Neural networks and deep learning, chapter 5: why are deep neural networks so hard to train?

Imagine that you are an engineer, and you were asked to develop a computer from scratch. Once you are sitting in the office, you are struggling to design logical circuits, distribute the AND, OR valves, and so on - and suddenly your boss comes in and tells you the bad news. The client just decided to add an unexpected requirement to the project: the scheme of the entire computer should have no more than two layers:

You are amazed and tell the boss: “Yes, the client is crazy!”

The boss replies: “I think so too. But the client must get what he wants. "

In fact, in a narrow sense, the client is not completely insane. Suppose you are allowed to use a special logic gate that allows you to connect any number of inputs via AND. And you are allowed to use the NAND gate with any number of inputs, that is, such a gate that adds up a lot of inputs through AND, and then reverses the result. It turns out that with such special valves you can calculate any function with just a two-layer circuit.

However, just because something can be done does not mean that it is worth doing. In practice, when solving problems associated with the design of logic circuits (and almost all algorithmic problems), we usually start by solving subproblems, and then gradually assemble a complete solution. In other words, we build a solution through many levels of abstraction.

For example, suppose we design a logic circuit for multiplying two numbers. It is likely that we will want to build it from subcircuits that implement operations such as the addition of two numbers. Addition subcircuits, in turn, will consist of subcircuits adding two bits. Roughly speaking, our scheme will look like this:

That is, the last circuit contains at least three layers of circuit elements. In fact, there are likely to be more than three layers in it when we break up the subtasks into smaller ones than those that I described. But you understood the principle.

Therefore, deep schemes facilitate the design process. But they help not only in the design. There is mathematical evidence that to calculate some functions in very shallow circuits it is required to use an exponentially greater number of elements than in deep ones. For example, there is a famous series of scientific works of the 1980s, where it was shown that calculating the parity of a set of bits requires an exponentially larger number of gates with a shallow circuit. On the other hand, when using deep schemes, it is easier to calculate the parity using a small scheme: you simply calculate the parity of the pairs of bits, and then use the result to calculate the parity of the pairs of bits, and so on, quickly reaching the general parity. Therefore, deep schemes can be much more powerful than shallow ones.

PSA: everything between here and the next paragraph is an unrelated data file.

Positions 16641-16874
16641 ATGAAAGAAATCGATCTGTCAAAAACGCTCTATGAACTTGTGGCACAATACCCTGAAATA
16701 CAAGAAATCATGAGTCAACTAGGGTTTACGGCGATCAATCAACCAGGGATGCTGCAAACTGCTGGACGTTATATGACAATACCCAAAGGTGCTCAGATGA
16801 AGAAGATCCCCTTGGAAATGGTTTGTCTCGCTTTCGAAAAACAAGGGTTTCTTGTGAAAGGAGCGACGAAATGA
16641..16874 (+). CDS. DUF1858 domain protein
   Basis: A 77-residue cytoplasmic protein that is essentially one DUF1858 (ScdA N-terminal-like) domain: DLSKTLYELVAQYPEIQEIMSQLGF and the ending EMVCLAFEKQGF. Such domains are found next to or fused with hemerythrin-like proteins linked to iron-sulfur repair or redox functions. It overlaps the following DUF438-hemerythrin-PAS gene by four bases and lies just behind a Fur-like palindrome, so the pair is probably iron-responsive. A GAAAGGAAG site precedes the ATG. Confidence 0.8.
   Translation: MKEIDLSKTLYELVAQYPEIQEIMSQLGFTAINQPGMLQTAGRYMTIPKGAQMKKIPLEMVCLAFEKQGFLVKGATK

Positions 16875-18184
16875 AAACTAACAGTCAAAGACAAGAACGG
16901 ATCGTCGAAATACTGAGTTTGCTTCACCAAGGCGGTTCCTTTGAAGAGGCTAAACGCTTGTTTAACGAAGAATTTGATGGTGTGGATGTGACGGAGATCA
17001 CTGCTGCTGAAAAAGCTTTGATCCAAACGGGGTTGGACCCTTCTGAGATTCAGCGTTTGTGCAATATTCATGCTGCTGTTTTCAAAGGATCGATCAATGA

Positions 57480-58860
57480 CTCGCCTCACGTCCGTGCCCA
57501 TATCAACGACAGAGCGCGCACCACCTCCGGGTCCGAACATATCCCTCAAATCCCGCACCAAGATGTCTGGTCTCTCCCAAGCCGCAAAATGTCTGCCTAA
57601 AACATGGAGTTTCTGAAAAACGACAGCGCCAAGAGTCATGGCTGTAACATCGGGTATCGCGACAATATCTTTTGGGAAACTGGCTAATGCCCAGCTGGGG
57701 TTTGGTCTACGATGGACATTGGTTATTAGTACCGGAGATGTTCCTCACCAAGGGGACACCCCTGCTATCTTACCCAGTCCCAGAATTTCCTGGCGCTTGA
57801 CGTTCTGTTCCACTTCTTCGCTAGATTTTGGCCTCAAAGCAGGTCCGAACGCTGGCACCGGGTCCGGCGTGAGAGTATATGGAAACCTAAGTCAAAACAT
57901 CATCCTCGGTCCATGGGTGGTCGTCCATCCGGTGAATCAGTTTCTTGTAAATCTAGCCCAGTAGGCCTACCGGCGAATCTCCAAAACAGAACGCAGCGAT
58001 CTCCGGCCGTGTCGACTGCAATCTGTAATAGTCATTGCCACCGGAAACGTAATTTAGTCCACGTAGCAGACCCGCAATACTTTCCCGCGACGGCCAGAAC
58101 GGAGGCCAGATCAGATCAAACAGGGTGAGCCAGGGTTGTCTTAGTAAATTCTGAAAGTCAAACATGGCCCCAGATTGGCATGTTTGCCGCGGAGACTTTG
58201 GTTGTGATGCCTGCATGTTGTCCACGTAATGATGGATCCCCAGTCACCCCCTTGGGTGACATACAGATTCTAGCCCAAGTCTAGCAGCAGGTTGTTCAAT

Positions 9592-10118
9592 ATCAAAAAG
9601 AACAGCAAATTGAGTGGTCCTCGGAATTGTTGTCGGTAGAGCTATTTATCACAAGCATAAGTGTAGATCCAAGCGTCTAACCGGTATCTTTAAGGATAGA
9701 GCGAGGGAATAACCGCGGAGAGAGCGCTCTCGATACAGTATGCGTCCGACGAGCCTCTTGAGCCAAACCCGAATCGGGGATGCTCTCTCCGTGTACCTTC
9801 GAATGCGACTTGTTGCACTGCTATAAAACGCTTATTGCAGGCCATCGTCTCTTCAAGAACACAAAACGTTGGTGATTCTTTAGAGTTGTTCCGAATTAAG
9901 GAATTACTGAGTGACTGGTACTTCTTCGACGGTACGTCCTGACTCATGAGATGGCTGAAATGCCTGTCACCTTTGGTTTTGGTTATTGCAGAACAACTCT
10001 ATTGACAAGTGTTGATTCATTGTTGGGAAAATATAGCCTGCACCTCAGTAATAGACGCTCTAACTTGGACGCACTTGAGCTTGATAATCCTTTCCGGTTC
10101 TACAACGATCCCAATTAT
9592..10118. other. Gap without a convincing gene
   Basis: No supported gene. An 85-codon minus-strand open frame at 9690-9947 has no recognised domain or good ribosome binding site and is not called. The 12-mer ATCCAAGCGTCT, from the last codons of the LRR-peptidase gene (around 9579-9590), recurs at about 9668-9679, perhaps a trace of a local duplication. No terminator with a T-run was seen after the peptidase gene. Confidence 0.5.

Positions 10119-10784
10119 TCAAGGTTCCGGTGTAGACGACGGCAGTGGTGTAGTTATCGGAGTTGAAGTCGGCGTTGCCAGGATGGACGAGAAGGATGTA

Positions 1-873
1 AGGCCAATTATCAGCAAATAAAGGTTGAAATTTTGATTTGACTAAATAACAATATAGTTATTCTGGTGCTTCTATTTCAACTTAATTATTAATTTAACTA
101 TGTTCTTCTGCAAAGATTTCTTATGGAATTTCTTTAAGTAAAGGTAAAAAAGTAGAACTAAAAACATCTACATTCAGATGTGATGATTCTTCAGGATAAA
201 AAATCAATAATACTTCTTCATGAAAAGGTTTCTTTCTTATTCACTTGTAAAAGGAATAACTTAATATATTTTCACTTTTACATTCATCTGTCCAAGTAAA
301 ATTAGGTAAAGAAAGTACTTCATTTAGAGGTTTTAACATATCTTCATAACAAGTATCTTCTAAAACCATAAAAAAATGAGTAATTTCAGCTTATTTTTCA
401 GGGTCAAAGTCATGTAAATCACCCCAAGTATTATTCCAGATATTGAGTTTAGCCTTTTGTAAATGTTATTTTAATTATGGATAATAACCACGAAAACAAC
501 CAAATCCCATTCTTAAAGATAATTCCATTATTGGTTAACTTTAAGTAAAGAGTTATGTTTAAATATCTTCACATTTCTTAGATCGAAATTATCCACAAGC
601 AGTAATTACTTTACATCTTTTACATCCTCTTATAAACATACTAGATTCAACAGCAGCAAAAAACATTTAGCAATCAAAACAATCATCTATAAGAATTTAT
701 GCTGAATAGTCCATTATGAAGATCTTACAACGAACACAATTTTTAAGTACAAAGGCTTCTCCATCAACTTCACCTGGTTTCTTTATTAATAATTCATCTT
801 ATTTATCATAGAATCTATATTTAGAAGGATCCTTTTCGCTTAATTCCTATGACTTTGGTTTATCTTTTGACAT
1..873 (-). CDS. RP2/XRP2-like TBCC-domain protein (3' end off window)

So far, this book has used an approach to neural networks (NS), similar to the requests of a crazy client. Almost all the networks we worked with had a single hidden layer of neurons (plus the input and output layers):

These simple networks turned out to be very useful: in previous chapters we used such networks to classify handwritten numbers with an accuracy exceeding 98%! However, it is intuitively clear that networks with many hidden layers will be much more powerful:

Such networks can use intermediate layers to create many levels of abstraction, as is the case with our Boolean schemes. For example, in the case of pattern recognition, neurons of the first layer can learn to recognize faces, neurons of the second layer - more complex shapes, for example, triangles or rectangles created from faces. Then the third layer will be able to recognize even more complex shapes. And so on. It is likely that these many layers of abstraction will give deep networks a compelling advantage in solving problems of recognizing complex patterns. Moreover, as in the case of circuits, there are theoretical results confirming that deep networks inherently have more capabilities than shallow ones.

How do we train these deep neural networks (GNSs)? In this chapter, we will try to train STS using our workhorse among the training algorithms - stochastic gradient backward propagation descent. However, we will encounter a problem - our GNS will not work much better (if at all surpassed) than shallow ones.

This failure seems strange in the light of the discussion above. But instead of giving up on the STS, we will delve deeper into the problem and try to understand why the STS is hard to train. When we take a closer look at the issue, we will find that different layers in the STS learn at very different speeds. In particular, when the last layers of the network are trained well, the first often get stuck during training, and learn almost nothing. And it's not just bad luck. We will find fundamental reasons for slowing down learning that are associated with the use of gradient-based learning techniques.